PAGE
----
In our bodies SC break down very quickly. They enter the bloodstream almost immediately causing a spike in blood sugar. This in turn prompts a rapid increase in insulin. Consequently, eating too many SC can exacerbate the symptoms of PCOS by worsening IR and facilitating weight gain.

Conversely, complex carbohydrates can improve insulin resistance as they slowly release glucose allowing for optimal insulin regulation. Due to their slow absorption rate, CC promotes an increased sense of fullness and satiety. That is why I encourage the majority of your be complex carbohydrates.

 

How to Determine your Carbohydrates Macros when you have PCOS

 

When you have PCOS, I generally recommend keeping carbohydrates under 40 percent of your total calories. This would mean if you were following a 1,400 calorie diet, you would should be consuming 140 grams of carbohydrates or less per day.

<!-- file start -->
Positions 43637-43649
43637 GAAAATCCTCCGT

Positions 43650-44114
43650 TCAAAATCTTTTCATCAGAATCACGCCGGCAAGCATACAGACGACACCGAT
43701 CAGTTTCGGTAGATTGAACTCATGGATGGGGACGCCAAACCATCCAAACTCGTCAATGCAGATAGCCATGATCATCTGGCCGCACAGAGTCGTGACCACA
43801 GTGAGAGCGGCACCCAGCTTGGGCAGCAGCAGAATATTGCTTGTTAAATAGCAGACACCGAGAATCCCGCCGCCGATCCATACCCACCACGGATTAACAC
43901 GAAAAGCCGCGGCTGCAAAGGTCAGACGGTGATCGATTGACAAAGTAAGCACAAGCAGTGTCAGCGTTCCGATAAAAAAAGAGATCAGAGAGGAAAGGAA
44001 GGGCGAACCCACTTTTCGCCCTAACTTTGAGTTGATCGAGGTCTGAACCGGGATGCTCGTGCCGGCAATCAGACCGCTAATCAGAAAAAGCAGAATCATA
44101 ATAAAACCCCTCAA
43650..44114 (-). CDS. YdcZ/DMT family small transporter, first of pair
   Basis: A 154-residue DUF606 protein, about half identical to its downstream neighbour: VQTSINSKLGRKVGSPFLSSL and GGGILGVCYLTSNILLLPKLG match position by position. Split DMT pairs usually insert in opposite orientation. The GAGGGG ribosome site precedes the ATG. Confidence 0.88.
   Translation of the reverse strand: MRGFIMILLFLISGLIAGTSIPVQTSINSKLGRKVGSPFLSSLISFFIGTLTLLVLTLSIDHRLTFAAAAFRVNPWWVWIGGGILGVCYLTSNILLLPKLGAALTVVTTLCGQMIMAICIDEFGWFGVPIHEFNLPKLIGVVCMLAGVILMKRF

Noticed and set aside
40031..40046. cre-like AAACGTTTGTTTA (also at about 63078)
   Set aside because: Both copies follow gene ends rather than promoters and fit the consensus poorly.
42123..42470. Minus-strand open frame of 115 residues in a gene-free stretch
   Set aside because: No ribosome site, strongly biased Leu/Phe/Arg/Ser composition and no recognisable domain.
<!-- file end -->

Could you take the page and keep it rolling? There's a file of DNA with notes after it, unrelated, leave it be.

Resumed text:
How did I get to that number? Let’s take a look at my math.

carbs

Protein and PCOS

 

Protein is essential. It is pretty much required for every single structure and action in the body. Everything from your hair, nails, skins and bones to your ligaments, hormones and enzymes are composed of protein.

Protein is derived from animal foods like meat, poultry, pork, fish, seafood, eggs and dairy. Plant based proteins include legumes, nuts and soy.

Protein takes longer than carbohydrates to digest and confers a sense of satiety. Also, generally protein by itself doesn’t require much insulin to be processed. This is because protein is not converted to glucose. Hence, protein does not raise insulin like carbohydrates. That is why I often recommend including a small amount of protein with your meals and snacks. This helps stabilize blood sugar and improves your overall insulin response.